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 Post subject: Adjusting the Sound
PostPosted: Tue Feb 26, 2002 5:58 am 
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Joined: Mon Oct 02, 2000 11:01 pm
Posts: 13071
Location: San Diego, California, USA
From the Philadelphia Inquirer - since Phildanco uses this hall, too, this might affect that company:

<B>Acoustical doors at last tested
Ninety of 100 on the hall's second and third tiers were opened. The result was hard to judge.</B>

Quote:
Finally: The doors to the acoustical resonating chambers at Verizon Hall that we've heard so much about were opened Sunday, and opened wide - 90 of them out of 100.
Ten weeks after the opening of the Kimmel Center for the Performing Arts, the software needed to operate the doors was functional, which inspired acoustician Russell Johnson and his team to open 90 doors on the second and third tiers of the cello-shaped hall. That added a relatively short but loud reverberation to the sound of the Symphony Orchestra of the Curtis Institute of Music.


<B>MORE...</B>


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 Post subject: Re: Adjusting the Sound
PostPosted: Sat May 08, 2004 4:31 am 
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Joined: Sun Oct 24, 1999 11:01 pm
Posts: 19975
Location: London, England; Tallinn, Estonia
Technical talk - SoundLab
From The Stage

One of the joys of being a technical correspondent is that the term 'technology' covers a vast area. It is involved throughout theatre, everywhere from fire-resistant seat coverings and heating to the latest in performance-enhancing special effects.

One down side, however, is that there are inevitably a number of copycat products that come along in the wake of a successful new innovation. I know a number of lighting designers and sound engineers who despair at seeing yet another intelligent luminaire or yet another line array.

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 Post subject: Re: Adjusting the Sound
PostPosted: Fri May 28, 2004 3:56 am 
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Location: London, England; Tallinn, Estonia
The latest from the Flyman column:

Flyman
From The stage

"Hold the line," you may say, even though you are on a mobile telephone and there is no line. The ABTT has a 'message board' on which you can 'post a message', even though no there are no drawing pins involved. There are some who still refer to follow spots as 'limes'.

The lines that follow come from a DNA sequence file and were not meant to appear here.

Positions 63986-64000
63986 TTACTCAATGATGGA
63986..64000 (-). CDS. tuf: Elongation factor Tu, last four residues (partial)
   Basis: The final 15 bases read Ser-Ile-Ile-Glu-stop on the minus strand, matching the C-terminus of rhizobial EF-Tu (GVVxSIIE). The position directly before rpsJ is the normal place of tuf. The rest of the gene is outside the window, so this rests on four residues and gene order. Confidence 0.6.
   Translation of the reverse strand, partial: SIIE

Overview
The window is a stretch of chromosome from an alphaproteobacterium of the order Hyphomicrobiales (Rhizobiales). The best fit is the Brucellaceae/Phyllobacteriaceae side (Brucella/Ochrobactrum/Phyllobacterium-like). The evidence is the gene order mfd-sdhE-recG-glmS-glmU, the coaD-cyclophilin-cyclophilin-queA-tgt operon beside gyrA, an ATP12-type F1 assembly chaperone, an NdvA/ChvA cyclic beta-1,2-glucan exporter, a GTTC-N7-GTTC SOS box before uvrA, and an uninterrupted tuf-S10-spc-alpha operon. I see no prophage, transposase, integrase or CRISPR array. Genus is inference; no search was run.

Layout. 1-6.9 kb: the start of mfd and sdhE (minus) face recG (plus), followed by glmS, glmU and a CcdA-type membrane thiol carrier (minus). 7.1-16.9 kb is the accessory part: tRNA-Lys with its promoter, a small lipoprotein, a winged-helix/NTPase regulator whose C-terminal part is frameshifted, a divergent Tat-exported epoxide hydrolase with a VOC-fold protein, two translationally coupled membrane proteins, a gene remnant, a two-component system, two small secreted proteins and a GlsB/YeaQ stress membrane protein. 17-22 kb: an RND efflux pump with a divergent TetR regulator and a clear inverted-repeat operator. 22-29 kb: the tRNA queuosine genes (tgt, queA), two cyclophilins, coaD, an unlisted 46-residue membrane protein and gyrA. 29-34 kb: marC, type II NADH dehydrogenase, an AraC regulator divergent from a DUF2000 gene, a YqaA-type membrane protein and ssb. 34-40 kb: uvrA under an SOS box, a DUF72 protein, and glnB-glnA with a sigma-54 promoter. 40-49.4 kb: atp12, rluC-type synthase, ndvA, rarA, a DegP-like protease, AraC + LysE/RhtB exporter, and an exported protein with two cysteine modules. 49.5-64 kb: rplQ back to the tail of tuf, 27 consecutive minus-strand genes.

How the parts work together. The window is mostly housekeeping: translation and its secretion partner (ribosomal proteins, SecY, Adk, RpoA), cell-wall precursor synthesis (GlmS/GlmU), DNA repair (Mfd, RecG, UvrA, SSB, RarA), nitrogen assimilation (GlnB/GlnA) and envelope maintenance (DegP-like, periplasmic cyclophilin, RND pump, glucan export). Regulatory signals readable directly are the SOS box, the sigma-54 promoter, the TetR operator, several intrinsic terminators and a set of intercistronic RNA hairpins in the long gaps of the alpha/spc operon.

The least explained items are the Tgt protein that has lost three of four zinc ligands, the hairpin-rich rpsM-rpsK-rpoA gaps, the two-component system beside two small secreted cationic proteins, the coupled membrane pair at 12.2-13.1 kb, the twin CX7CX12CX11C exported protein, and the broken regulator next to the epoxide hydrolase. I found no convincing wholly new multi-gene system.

In the past it has taken a long time for traditional terms to catch up with current practice. Few of those still working will remember the panatrope, a device for playing and cueing from 78 rpm records. However, there may well be those who recall the practice of referring to sound cues as 'pan cues' since it remained a common term for many years after the demise of the equipment to which it referred.

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 Post subject: Re: Adjusting the Sound
PostPosted: Sun Mar 20, 2005 2:47 am 
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Posts: 19975
Location: London, England; Tallinn, Estonia
When bad is good
By Robin Johnson for The Stage


Never in a million years did I think Victoria Wood could throw me into a tizzy of philosophical thought. Well, consider this interesting conundrum. The aim of technical theatre is to do things well. The audience is its lifeblood, so nobody in their right mind is going to deliberately do things badly.

If the punters walk out saying, “The sound was lousy”, is the FOH engineer going to be skipping up and down the aisles going, “Yippee!”. Of course not, they will be doing their level best to get to the bottom of the problem and ensure that it doesn’t happen again. The entire focus is on doing things as well as possible.

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PostPosted: Fri Nov 18, 2005 7:16 am 
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Location: London, England; Tallinn, Estonia
Technical Talk
By Robin Johnson for The Stage

I must have said a thousand times that I cannot believe how much audio technology has changed in the 20 years since I spent almost every waking hour of my mid to late teens hanging around the music shops of London and Brighton.

In 2005, the world of the technology-embracing musician is a very different. One of my favourite statistics is that today’s average desktop computer has far more power than all the computers used to achieve the first moon landing.

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